the view from our nest
When we left San Francisco, I pictured us moving into a house with a yard, but for various reasons, we’re on the top floor of an apartment building in downtown Northampton. I call it our birds’ nest because we’re up in the trees and can look over the rooftops to a glimpse of the Holyoke range. We’ve been inside a lot because of Omicron and below-freezing temps and also because we’re homebodies. Eva especially has no desire to leave the house, and I feel guilty for not getting her outside more (“There’s no bad weather, only bad clothing!” chirps the aspirational Scandinavian mom inside me), but maybe embracing the indoors is part of living in a place with real winters.
And then, of course, there’s the never-ending pandemic. I just got a voicemail saying a fellow fifth floor resident has tested positive, further reducing my desire to venture out. We’re all okay. We still have childcare, without which I’d have lost my mind, and you would not be reading this. My heart goes out to any parents without childcare right now.
Our ability to stay home is also dependent on Joe’s job in the emergency department. Everything you’ve heard about hospitals right now is true; they’re completely overwhelmed, and you should do everything in your power to avoid needing one. Joanna had a severe allergic reaction over the holidays, for which we normally would have gone to the ER, but the idea of that scared me worse than her balloon face, so Joe treated her at home. We fortunately already had the epipen on hand for Eva, although we’d gotten lackadaisical about carrying it around since we’ve never had to use it on her. Anyway, moral of the story is that now is not the time to forget the epipen or whatever its equivalent is for you.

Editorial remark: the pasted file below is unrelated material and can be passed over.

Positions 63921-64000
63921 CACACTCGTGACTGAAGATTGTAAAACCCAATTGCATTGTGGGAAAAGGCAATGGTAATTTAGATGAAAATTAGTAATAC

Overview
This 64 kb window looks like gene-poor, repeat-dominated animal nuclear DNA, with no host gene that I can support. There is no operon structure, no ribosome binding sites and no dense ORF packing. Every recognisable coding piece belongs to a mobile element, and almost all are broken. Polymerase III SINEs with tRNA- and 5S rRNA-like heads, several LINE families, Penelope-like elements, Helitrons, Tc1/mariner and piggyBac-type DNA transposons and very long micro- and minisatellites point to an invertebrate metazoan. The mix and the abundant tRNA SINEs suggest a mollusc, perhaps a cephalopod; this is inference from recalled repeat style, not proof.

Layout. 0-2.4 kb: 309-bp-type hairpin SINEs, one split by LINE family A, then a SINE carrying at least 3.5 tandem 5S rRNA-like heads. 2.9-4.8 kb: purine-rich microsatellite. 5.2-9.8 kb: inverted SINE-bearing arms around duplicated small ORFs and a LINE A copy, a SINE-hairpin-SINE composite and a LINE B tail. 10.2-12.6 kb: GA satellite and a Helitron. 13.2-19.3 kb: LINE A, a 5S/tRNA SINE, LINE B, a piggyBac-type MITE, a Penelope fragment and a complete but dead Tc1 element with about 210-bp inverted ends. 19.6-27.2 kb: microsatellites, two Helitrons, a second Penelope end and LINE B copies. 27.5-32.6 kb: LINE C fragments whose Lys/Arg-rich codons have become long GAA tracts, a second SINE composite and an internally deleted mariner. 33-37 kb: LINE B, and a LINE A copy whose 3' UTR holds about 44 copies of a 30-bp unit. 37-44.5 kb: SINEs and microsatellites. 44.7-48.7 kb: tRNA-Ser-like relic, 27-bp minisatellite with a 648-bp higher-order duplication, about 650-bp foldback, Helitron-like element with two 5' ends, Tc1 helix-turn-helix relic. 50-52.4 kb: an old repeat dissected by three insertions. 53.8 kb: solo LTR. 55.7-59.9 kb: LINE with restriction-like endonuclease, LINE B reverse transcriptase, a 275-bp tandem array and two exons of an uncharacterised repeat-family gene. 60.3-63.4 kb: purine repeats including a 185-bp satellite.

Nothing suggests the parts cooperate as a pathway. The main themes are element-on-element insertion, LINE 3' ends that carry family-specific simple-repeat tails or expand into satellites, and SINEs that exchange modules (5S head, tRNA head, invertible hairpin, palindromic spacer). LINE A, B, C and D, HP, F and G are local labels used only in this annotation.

Over the holidays, my mom was reading this beautiful book called All Creation Waits, which has a reading for each day of Advent about what a different animal does for the winter. I learned black bears give birth while they hibernate, nursing their cubs as they sleep, waking in the spring to find two or more sets of eager eyes shining back at them. I identify, especially in the early mornings when both kids have ended up in our bed, and I’m dead tired and just like, here, take my body, take whatever you want as long as I can sleep a little longer. Early parenting, in my experience, often feels like a holding pattern, especially in winter when the world outside seems devoid of life. It helps me to remember that there are millions of other nests like ours tucked away in secret spots, with small creatures readying themselves for what come next.
I’m also picking at this book called Wintering by Katherine May when it’s available from our library on the Libby app (my other pandemic lifesaver: I’m usually reading at least half a dozen books with it), which is about spiritual as well as literal winters. Its epigraph is a poem by Edward Thomas called “Thaw”:
Over the land freckled with snow half-thawed
The speculating rooks at their nests cawed
And saw from elm-tops, delicate as flowers of grass
What we below could not see, Winter pass.
I’m mixing metaphors: birds and bears. But I started a newsletter so I could do things like that. I’m not sure if it’s being up in the trees or having little kids, but I feel more aware than usual of the temporal nature of things. I’ll keep an eye out for signs of winter passing.